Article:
The above story is based on materials provided by University of California, San Diego Health Sciences. Note: Materials may be edited for content and length.


Journal Reference:

  1. Yin Shen, Feng Yue, David F. McCleary, Zhen Ye, Lee Edsall, Samantha Kuan, Ulrich Wagner, Jesse Dixon, Leonard Lee, Victor V. Lobanenkov, Bing Ren. A map of the cis-regulatory sequences in the mouse genome. Nature, 2012; DOI: 10.1038/nature11243

Cite This Page:

University of California, San Diego Health Sciences. "Beyond base-pairs: Mapping the functional genome." ScienceDaily. ScienceDaily, 1 July 2012. <www.sciencedaily.com/releases/2012/07/120701191509.htm>.
University of California, San Diego Health Sciences. (2012, July 1). Beyond base-pairs: Mapping the functional genome. ScienceDaily. Retrieved October 30, 2014 from www.sciencedaily.com/releases/2012/07/120701191509.htm
University of California, San Diego Health Sciences. "Beyond base-pairs: Mapping the functional genome." ScienceDaily. www.sciencedaily.com/releases/2012/07/120701191509.htm (accessed October 30, 2014).

Share This



More Health & Medicine News

Thursday, October 30, 2014

Featured Research

from universities, journals, and other organizations


Featured Videos

from AP, Reuters, AFP, and other news services

Mind-Controlled Prosthetic Arm Restores Amputee Dexterity

Mind-Controlled Prosthetic Arm Restores Amputee Dexterity

Reuters - Innovations Video Online (Oct. 29, 2014) A Swedish amputee who became the first person to ever receive a brain controlled prosthetic arm is able to manipulate and handle delicate objects with an unprecedented level of dexterity. The device is connected directly to his bone, nerves and muscles, giving him the ability to control it with his thoughts. Matthew Stock reports. Video provided by Reuters
Powered by NewsLook.com
Google To Use Nanoparticles, Wearables To Detect Disease

Google To Use Nanoparticles, Wearables To Detect Disease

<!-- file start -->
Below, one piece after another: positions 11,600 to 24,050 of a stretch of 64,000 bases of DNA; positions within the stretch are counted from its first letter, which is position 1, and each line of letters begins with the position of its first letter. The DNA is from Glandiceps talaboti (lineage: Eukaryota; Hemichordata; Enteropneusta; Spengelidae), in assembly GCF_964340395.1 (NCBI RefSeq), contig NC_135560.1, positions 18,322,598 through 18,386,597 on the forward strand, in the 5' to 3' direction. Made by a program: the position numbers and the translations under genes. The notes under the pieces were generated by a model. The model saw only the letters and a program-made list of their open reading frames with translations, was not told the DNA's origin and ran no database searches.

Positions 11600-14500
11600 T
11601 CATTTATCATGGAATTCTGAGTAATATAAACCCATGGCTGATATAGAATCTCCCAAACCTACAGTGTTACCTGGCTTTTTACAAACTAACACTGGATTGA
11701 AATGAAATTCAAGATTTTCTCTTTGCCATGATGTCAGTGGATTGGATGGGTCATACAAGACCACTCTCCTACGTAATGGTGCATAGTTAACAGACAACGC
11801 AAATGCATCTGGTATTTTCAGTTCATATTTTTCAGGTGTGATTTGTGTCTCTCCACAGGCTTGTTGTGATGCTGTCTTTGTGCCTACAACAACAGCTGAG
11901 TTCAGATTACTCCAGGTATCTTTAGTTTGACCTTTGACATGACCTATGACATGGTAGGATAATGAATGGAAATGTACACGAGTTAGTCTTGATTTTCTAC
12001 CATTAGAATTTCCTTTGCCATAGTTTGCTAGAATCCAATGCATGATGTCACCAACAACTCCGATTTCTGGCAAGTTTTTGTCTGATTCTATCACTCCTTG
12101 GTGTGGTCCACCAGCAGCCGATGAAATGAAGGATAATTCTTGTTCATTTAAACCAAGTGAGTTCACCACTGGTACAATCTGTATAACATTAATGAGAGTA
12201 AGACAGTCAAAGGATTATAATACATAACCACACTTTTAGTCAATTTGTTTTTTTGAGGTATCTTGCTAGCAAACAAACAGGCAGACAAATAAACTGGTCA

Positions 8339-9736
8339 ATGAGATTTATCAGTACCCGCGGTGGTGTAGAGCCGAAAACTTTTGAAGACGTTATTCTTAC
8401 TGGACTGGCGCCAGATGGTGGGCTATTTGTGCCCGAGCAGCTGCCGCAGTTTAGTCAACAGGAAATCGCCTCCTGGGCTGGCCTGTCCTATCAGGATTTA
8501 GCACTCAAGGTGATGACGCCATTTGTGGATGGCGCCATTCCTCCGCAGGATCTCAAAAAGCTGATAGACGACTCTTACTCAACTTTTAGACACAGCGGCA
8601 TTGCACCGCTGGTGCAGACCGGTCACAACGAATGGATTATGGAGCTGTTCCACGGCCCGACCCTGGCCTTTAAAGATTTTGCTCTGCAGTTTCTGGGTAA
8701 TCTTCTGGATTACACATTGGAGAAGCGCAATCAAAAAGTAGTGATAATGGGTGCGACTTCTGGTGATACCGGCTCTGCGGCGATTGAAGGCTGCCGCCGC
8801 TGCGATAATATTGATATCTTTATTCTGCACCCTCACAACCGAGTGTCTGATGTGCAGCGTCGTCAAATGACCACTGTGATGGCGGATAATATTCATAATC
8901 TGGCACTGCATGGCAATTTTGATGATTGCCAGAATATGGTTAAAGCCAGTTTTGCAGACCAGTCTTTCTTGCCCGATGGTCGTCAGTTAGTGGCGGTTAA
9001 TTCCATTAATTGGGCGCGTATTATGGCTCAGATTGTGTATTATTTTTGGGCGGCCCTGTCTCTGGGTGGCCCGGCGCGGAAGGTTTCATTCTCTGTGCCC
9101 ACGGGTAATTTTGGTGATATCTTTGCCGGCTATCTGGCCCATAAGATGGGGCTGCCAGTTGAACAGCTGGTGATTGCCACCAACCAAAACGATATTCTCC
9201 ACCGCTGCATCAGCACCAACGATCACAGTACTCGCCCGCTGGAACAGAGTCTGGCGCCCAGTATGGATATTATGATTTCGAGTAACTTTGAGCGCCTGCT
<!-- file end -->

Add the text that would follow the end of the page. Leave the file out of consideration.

Newsy (Oct. 29, 2014) Google X wants to improve modern medicine with nanoparticles and a wearable device. It's all an attempt to tackle disease detection and prevention. Video provided by Newsy
Powered by NewsLook.com
Can Drinking Milk Lead To Early Death?

Can Drinking Milk Lead To Early Death?

Newsy (Oct. 29, 2014) Researchers in Sweden released a study showing heavy milk drinkers face an increased mortality risk from a variety of causes. Video provided by Newsy
Powered by NewsLook.com
Obama: The US Will Not 'run and Hide' From Ebola

Obama: The US Will Not 'run and Hide' From Ebola

AP (Oct. 29, 2014) Surrounded by health care workers in the White House East Room, President Barack Obama said the U.S. will likely see additional Ebola cases in the weeks ahead. But he said the nation can't seal itself off in the fight against the disease. (Oct. 29) Video provided by AP
Powered by NewsLook.com

Search ScienceDaily

Number of stories in archives: 140,361

Find with keyword(s):
Enter a keyword or phrase to search ScienceDaily for related topics and research stories.

Save/Print:
Share:

Breaking News:

Strange & Offbeat Stories


Health & Medicine

Mind & Brain

Living & Well

In Other News

... from NewsDaily.com

Science News

Health News

    Environment News

    Technology News



    Save/Print:
    Share:

    Free Subscriptions


    Get the latest science news with ScienceDaily's free email newsletters, updated daily and weekly. Or view hourly updated newsfeeds in your RSS reader:

    Get Social & Mobile


    Keep up to date with the latest news from ScienceDaily via social networks and mobile apps:

    Have Feedback?


    Tell us what you think of ScienceDaily -- we welcome both positive and negative comments. Have any problems using the site? Questions?
    Mobile: iPhone Android Web
    Follow: Facebook Twitter Google+
    Subscribe: RSS Feeds Email Newsletters
    Latest Headlines Health & Medicine Mind & Brain Space & Time Matter & Energy Computers & Math Plants & Animals Earth & Climate Fossils & Ruins